Amen. It's long past time for our government to stop stuffing our prisons with responsible cannabis consumers and show us all some respect.

Thursday, June 17, 2004
Mad Dad

Well, you can't really blame this Dad for being angry. He did trust his son to take care of his (no doubt lovingly restored) 69 Ford convertible, and he trusted him to keep his word and not drink and drive. Dad gave him the keys to this cool ride so he could arrive at his prom in style.

The kid really screwed up. He didn't go to the prom. He and his girlfriend got shit-faced drunk, went joyriding down some backwoods roads (no doubt to fool around - hey weren't you a teenager once?) and smashed the car into a tree.

Meanwhile the Dad had put a couple of Phish tickets on his credit card for the kid. The kid was supposed to pay him back out of his paycheck on his summer job. He won't be keeping that job now that he's grounded so Dad decided to recoup his losses by selling the tickets on EBay.

This is where it gets a little weird. The Dad posts the whole sordid story on the auction site. He calls the kid a son-of-a bitch, repeatedly. He figures to make a profit on the commiseration factor I guess, but it didn't quite work out that way. Instead he was bombarded with emails scolding him for calling his wife a bitch and advising that scalping tickets is against the law. He revised the terms and pledged to donate anything over the ticket price to MADD (his wife's choice) and Phish's charitable organization called the Mockingbird Foundation.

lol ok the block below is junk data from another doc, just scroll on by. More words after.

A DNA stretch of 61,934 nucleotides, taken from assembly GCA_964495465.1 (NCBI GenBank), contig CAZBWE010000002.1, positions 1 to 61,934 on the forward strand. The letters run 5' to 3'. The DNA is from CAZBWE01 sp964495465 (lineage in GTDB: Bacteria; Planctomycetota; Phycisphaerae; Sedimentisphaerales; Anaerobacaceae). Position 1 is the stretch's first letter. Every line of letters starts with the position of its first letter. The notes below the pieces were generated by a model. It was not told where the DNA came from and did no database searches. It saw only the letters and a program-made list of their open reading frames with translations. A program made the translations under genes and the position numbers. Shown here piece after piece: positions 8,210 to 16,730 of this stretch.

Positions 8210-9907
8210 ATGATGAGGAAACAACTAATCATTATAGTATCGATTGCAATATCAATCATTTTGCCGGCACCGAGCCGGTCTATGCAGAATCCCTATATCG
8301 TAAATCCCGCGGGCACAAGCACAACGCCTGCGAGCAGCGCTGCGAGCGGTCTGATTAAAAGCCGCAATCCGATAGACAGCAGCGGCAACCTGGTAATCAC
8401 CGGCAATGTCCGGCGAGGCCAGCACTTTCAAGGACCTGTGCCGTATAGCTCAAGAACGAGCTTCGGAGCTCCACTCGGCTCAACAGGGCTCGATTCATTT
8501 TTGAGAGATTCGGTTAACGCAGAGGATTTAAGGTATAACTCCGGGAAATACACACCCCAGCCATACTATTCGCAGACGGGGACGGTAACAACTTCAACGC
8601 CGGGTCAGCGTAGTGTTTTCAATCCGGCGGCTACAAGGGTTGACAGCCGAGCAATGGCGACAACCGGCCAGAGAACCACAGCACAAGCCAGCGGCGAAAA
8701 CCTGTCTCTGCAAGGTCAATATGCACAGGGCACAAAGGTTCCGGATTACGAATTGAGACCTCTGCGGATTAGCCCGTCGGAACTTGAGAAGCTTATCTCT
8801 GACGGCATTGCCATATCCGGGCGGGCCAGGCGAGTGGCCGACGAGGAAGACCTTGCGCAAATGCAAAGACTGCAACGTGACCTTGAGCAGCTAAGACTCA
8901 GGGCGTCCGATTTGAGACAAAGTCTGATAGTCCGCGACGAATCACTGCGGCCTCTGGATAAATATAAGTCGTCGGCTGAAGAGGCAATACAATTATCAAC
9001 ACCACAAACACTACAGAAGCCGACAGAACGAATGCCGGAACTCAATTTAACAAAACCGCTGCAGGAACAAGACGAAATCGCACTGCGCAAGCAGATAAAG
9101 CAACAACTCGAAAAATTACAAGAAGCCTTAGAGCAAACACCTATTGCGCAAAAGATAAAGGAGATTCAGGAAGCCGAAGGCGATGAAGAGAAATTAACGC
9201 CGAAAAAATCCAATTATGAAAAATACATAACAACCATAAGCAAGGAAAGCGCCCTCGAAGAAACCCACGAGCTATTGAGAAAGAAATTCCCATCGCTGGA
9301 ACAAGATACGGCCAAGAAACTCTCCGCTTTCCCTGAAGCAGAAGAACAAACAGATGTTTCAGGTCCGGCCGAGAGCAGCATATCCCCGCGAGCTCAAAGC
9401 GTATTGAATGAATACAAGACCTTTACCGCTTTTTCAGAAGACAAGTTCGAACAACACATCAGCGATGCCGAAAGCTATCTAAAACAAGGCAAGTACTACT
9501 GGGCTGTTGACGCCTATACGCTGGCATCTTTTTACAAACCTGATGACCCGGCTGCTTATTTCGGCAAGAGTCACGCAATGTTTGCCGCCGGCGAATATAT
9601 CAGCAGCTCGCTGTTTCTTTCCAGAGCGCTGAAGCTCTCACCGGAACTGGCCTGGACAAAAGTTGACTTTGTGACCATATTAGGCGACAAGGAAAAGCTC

He has since closed the auction early and there is no indication what happened with the bidding. Fortunately, Last One Speaks has an inside track at Mockingbird and we hope to deliver the details on how much the auction made for them later.
Free Richard Connors